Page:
US Accuses China of Endangering Diplomats by Fabricating Quotes About Xinjiang

By Alex Wu
Alex Wu
Alex Wu
Alex Wu is a U.S.-based writer for The Epoch Times focusing on Chinese society, Chinese culture, human rights, and international relations.
June 10, 2022 Updated: June 10, 2022

The U.S. Embassy to China accused the Chinese communist regime on June 7 of putting two diplomats in danger by attributing fake quotes to them about the human rights abuses of Muslim Uyghurs in Xinjiang.

On June 5, a social media user named Buyidao, who is associated with Chinese state media Global Times, posted that the then consul and head of the Economic and Political Section of the U.S. Consulate General in Guangzhou Sheila Carey and Foreign Service Officer Andrew Chira told guests at a reception in 2021 that the U.S. government was “using the Xinjiang issue to hype up forced labor, genocide, and human rights abuses,” which is part of a “tug of war with China,” to “completely sink the Chinese government into a quagmire.”

In the post, Buyidao said that the source of the information was “Mr. R,” a supplier of an unnamed well-known international sports brand, who was allegedly at the reception held by the U.S. Consulate in Guangzhou in 2021.

Buyidao also published photos of the two U.S. foreign service officers who are employed at the U.S. Consulate in Guangzhou, and said they were “exposing Washington’s long-running plot of lies.”

The post has been widely reposted by Chinese government departments on their official social media accounts and cited by state media. Li Yang, counselor of the Information Department of the Chinese Ministry of Foreign Affairs, Chen Xiaodong, the Chinese ambassador to South Africa, and Hua Chunying, a spokeswoman for the Ministry of Foreign Affairs, all quoted the post on their Twitter accounts to accuse the United States of targeting China.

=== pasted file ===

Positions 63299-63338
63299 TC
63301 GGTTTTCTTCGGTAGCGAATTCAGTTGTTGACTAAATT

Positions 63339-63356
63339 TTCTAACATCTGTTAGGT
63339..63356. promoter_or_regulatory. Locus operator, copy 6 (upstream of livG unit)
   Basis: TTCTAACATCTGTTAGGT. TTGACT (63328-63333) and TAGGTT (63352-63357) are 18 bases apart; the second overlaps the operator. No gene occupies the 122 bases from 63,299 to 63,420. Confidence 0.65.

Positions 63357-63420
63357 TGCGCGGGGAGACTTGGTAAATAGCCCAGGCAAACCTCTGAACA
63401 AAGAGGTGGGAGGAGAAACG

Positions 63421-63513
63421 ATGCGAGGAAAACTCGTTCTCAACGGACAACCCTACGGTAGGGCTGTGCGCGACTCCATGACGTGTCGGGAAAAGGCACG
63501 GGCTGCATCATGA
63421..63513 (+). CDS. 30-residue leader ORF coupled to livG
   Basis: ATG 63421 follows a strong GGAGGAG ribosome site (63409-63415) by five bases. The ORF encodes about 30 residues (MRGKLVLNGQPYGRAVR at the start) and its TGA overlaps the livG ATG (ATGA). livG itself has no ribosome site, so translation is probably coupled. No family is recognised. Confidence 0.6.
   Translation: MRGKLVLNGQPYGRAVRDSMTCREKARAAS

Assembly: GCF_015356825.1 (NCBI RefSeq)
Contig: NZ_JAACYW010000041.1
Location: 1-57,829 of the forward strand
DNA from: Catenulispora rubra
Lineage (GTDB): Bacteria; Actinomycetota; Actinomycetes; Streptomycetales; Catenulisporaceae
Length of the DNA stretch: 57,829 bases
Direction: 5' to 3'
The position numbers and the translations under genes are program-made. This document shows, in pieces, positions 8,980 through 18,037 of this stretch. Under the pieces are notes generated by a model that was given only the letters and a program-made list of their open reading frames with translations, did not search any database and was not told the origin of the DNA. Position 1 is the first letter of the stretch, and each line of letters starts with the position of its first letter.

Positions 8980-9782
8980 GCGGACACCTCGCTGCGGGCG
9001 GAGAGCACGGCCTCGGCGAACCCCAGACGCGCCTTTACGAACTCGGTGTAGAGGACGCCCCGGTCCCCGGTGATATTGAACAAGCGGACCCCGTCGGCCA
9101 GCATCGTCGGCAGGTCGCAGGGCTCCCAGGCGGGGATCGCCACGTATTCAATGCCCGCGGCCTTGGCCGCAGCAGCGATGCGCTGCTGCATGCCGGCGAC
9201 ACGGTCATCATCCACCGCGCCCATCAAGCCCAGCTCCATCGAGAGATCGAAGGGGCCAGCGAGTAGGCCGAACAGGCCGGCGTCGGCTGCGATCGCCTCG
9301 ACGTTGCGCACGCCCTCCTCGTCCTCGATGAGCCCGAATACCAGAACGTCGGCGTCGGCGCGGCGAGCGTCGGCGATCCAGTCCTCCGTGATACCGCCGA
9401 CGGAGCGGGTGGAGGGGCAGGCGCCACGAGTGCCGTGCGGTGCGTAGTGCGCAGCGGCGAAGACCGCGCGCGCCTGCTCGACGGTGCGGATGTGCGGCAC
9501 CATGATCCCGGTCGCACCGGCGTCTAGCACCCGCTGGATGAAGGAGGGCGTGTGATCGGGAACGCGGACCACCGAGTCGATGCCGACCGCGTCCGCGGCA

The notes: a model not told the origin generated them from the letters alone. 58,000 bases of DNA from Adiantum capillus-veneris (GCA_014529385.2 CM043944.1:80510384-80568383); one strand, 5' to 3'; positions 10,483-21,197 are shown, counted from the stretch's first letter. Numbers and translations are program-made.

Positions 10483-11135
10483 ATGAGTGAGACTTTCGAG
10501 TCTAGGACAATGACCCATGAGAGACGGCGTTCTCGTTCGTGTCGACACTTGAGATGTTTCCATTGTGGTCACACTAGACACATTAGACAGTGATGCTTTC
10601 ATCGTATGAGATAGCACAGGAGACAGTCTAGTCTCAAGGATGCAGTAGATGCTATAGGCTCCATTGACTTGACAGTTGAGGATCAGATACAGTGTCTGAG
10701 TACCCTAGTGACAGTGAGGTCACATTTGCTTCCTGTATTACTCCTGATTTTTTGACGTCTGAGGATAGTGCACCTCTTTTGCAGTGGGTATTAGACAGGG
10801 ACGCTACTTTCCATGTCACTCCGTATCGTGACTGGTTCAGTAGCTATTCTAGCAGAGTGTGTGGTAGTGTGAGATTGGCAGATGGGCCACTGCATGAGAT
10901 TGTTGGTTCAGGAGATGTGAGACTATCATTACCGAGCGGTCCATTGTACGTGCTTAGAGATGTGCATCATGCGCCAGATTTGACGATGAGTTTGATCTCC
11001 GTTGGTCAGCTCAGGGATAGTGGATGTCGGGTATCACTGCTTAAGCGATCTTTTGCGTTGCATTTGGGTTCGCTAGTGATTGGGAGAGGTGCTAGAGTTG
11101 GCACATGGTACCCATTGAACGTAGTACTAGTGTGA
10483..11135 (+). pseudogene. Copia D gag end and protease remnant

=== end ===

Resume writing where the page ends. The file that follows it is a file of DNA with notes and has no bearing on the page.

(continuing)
People queue outside the U.S. embassy in B
People queue outside the U.S. embassy in Beijing, China, on April 27, 2012. (Ed Jones/AFP/Getty Images)

The U.S .Embassy to Beijing issued a forceful denial  of the wide spread claims on June 7, urging Beijing “to stop attributing false statements to U.S. officials or taking other actions that might subject our diplomats to harassment.”

The Chinese regime’s propaganda organs have often spread false claims about the United States, but rarely named individual diplomats and published their photographs.

In its statement, the U.S. Embassy also warned that this “potentially endangers” officials and is “inconsistent with [China’s] obligations to treat United States diplomats with due respect and take all appropriate steps to prevent any attack on their freedom or dignity.”

A spokesman of the U.S. Embassy in Beijing added on June 7 that the United States’ stance on Xinjiang has not changed.

Epoch Times Photo
Uyghur women work in a textile factory in Hotan county, Xinjiang Province, China, on Apr. 27, 2019. (Azamat Imanaliev/Shutterstock)

U.S. President Joe Biden signed the “Prevention of Forced Uyghur Labor Act” in December 2021, prohibiting any forced labor-produced products in Xinjiang from entering the U.S. market. The United States government believes that the Chinese regime has committed genocide of Uyghur Muslims.

U.S. Customs officials said on June 1 they were ready to implement the law starting on June 21. The requirement for exemption is very high.

Despite the U.S. denial of the posted claims, Chinese Foreign Affairs Ministry spokesman Zhao Lijian on June 8 said at a press conference that “a recent statement by an official of the U.S. Consulate-General in Guangzhou has once again clearly proved that the U.S. deliberately created and spread lies about ‘forced labor’ in Xinjiang in order to exclude China from the global supply chain.”

Xia Yu contributed to the report.

Alex Wu
Alex Wu is a U.S.-based writer for The Epoch Times focusing on Chinese society, Chinese culture, human rights, and international relations.